With access to the world leading labs at UKHSA, we were able to measure antibodies in saliva samples given on a sponge ‘lollipop’ – a much less invasive test for the children. This in turn allowed us to uncover key trends in schools.

For example, by February 2022, nearly all children aged 11 and above involved in the study had antibodies against COVID-19 as a result of both natural infection and vaccination. In comparison 60% of children aged five to 11 had antibodies, mostly from natural infection. At this stage children under eleven years of age had not been offered the vaccine.

It was crucial information like this – combined with national data from the pupil school census, vaccination levels and other COVID-19 surveillance – that enabled health officials to monitor the ever-changing situation. This helped schools to stay open in 2022, and inform the vaccination programme to offer younger children the jab. From our headteachers we knew that ventilation and mask use were also actions schools took seriously.

Our survey responses of self-reported long COVID symptoms have increased our understanding of the risks of long COVID among school-aged children, as well as the impact both remote learning and long COVID has on children’s wellbeing and mental health. We hope that this information can continue to build our knowledge of how long COVID manifests itself in different ways, and how best to support those children suffering the effects of physical illness or problems resulting from being away from the classroom for so long.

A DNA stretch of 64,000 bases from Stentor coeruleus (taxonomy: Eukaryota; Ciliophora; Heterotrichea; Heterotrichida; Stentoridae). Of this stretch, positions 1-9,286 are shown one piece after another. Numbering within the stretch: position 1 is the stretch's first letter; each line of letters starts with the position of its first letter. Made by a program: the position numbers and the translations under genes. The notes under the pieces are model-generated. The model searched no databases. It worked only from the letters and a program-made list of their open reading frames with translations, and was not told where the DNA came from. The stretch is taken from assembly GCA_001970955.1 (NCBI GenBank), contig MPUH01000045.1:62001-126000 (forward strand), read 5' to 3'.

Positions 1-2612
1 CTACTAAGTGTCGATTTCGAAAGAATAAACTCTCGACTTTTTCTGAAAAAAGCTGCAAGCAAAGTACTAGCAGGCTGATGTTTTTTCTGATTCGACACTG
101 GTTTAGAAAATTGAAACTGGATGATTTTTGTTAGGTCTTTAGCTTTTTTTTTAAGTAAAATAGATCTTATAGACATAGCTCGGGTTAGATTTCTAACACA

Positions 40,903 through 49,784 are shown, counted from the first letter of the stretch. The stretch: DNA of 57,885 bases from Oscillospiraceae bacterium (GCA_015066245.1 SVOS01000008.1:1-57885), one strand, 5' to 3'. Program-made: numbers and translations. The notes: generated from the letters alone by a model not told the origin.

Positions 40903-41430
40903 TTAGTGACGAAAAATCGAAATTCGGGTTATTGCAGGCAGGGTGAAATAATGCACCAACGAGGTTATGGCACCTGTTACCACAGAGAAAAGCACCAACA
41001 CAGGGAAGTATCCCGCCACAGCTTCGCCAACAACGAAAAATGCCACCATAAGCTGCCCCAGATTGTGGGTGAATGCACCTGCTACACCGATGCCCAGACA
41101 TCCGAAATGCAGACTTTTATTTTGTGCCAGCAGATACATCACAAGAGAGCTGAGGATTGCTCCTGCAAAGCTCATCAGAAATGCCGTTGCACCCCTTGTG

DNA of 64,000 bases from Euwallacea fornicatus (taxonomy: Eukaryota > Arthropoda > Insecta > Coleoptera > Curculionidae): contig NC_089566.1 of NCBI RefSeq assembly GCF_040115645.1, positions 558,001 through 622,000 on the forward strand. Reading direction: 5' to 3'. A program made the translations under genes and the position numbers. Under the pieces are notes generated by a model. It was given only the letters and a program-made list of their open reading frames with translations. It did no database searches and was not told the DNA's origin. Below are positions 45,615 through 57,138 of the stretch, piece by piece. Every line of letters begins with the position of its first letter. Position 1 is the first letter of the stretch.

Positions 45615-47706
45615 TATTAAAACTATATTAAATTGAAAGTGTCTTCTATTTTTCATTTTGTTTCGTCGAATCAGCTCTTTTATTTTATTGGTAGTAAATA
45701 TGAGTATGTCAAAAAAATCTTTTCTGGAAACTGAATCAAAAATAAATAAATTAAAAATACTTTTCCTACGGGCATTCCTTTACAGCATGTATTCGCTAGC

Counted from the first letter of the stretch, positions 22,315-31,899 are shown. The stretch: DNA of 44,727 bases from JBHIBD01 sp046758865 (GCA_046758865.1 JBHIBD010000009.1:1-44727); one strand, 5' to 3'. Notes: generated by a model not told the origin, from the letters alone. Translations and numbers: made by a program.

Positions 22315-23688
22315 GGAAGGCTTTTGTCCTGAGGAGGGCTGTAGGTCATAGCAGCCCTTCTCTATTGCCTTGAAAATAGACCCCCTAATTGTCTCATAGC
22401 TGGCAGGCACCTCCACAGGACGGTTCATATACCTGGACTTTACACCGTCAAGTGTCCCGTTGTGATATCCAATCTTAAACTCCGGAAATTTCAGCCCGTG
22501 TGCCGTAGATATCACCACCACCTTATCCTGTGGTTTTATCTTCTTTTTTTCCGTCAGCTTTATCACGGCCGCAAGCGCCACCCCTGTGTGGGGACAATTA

One of our most poignant statistics is that over half of secondary school students reported ‘struggling with motivation’ as the main barrier to learning at home. This shows the importance of face-to-face learning, not just for their educational progress, but their health and wellbeing.

Overall, we believe that the SIS project has not just influenced how the UK responded to the pandemic to protect our children’s education and those involved in providing it, but it can also be used to inform future best practices to ensure this education is being delivered in the best and safest way possible to support the children. There is still much to learn to help future pandemic preparedness, and current and future analyses of the SIS data will provide additional insight.

We, and the rest of the SIS team, would like to thank schools and their staff, and the children and their families for their brilliant support and contribution to one of the largest collective surveys  globally. It has no doubt contributed to our recovery and resilience so far and provides a framework for educational insights and support for schoolchildren in the future.

When COVID-19 hit, we had no idea where it would lead or how it would affect different parts of society. No one wants to think of another deadly outbreak but emerging diseases are a risk we have to live with so we have to keep our eyes open and be as prepared as possible for the next pandemic.  

Now thanks to research including the SIS, we have knowledge and experience from the UK school closures. Let’s make sure we don’t forget the lessons, but learn from them to make sure we have a resilient system to protect both public health and our children’s education. 

A shorter version of this article was originally published in Schools Week.